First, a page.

A crisis of affordable housing was driving a growing crisis of homelessness. In many European countries, housing costs had risen far faster than incomes – putting stable, secure housing out of reach for large numbers of young people, and others with low or erratic incomes. Across the European Union, a 2023 report indicated that nearly one million people were homeless – almost 30 per cent higher than the already high level in 2021 – with young people among the most impacted. In the United States, more than half a million people were experiencing homelessness in January 2022, according to official figures, with over 40 per cent of them being people of African descent. By dint of concerted action, including housing allowances and targeted social support services, among others, Finland had seen significant reductions in homelessness since 2010. A European Platform on Combatting Homelessness was established in 2021 to help coordinate action across the European Union by governments, cities and civil society. Ending homelessness and ensuring affordable housing were firmly embedded in the Sustainable Development Goals.
Across the Middle East and North Africa, people were facing unprecedented water scarcity, with an estimated 83 per cent of the region’s population exposed to extremely high water stress. Governance reforms could better equip societies to react, adapt and build resilience to decreasing water access. Water was just one example of the need to ensure inclusive governance in the context of development. China's drive for development had brought achievements in alleviating poverty, but the country’s recent economic challenges highlighted the need for a more participatory approach that upheld all human rights.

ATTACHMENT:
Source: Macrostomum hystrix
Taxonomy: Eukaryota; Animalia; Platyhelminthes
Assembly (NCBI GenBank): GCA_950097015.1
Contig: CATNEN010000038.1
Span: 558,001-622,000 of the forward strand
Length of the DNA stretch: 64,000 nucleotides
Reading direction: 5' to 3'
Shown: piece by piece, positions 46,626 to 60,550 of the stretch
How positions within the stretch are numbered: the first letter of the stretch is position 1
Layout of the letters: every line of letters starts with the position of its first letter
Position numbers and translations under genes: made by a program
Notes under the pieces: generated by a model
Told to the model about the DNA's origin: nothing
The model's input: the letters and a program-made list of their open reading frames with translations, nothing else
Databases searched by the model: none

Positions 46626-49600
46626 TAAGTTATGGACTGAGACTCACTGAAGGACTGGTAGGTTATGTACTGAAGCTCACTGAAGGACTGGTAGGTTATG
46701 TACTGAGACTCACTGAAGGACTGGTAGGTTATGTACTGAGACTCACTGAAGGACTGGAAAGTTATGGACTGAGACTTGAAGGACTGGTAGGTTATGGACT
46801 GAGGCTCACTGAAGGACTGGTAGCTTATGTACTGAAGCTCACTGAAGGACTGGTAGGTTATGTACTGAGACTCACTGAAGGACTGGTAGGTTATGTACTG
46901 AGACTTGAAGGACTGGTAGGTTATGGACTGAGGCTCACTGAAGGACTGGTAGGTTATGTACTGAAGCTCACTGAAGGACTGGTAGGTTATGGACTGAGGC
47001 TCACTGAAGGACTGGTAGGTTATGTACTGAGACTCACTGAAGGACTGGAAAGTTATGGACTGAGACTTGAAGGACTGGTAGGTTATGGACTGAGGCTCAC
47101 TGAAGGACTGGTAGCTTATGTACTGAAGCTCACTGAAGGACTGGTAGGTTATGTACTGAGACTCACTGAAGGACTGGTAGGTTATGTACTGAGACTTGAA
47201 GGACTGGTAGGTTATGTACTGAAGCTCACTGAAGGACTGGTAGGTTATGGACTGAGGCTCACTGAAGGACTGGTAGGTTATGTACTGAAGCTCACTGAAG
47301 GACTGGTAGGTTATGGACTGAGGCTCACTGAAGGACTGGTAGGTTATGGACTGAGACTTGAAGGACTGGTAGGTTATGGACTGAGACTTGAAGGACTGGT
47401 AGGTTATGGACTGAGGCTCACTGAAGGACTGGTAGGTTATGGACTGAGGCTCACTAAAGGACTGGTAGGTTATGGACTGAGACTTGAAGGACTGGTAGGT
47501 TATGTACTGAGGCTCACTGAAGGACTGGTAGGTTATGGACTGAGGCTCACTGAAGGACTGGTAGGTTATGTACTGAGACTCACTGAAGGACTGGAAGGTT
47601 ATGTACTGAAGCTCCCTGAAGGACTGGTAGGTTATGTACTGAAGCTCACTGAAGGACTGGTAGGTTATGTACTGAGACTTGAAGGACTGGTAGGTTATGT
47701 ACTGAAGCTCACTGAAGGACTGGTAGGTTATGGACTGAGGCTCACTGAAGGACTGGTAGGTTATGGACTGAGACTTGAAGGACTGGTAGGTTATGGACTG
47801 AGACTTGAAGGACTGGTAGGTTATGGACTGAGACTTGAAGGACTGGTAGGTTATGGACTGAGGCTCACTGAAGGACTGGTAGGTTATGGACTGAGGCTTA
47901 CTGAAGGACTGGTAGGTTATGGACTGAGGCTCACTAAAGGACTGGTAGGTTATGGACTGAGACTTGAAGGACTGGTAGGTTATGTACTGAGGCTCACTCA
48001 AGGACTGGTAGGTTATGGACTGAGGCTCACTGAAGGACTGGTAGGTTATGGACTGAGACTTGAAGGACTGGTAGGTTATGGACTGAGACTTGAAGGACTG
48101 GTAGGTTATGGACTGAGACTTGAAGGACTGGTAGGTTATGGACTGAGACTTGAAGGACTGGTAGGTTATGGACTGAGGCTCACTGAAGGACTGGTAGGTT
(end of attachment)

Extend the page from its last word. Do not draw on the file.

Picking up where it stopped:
In El Salvador, Mr. Türk was concerned about the excessive duration of the current state of emergency, and mass detentions which had occurred in this context, as well as unacceptable prison conditions, and restrictions of civic space. In Mexico, poverty rates had decreased notably, with over five million people moving out of poverty between 2018 and 2022, an achievement worth celebrating. At the same time, recent data indicated an increase in the number of people who lacked access to healthcare services. A milestone decision by the Supreme Court last week found criminal penalties for abortion in the Federal Penal Code unconstitutional - another advance in Latin America regarding women’s rights.
Mr. Türk also welcomed last month's discussions by Brazil, Bolivia, Colombia, Ecuador, Guyana, Peru, Suriname and Venezuela towards a common vision for the Amazon rainforest, including effective participation by indigenous peoples. He also congratulated the people of Ecuador for their votes in favour of stopping oil and mineral extraction activities in Yasuní National Park, which was home to indigenous peoples, and the Andean Chocó Biosphere Reserve. In Australia, a referendum would take place next month on constitutional recognition of the First Peoples of Australia, by establishing an Aboriginal and Torres Strait Islander “voice” to Parliament. This was a historic opportunity to lay a new foundation for the inclusion and participation of indigenous peoples. In India, the Office frequently received information that marginalised minority communities were subjected to violence and discrimination. Muslims were often the target of such attacks, most recently in Haryana and Gurugram, in northern India.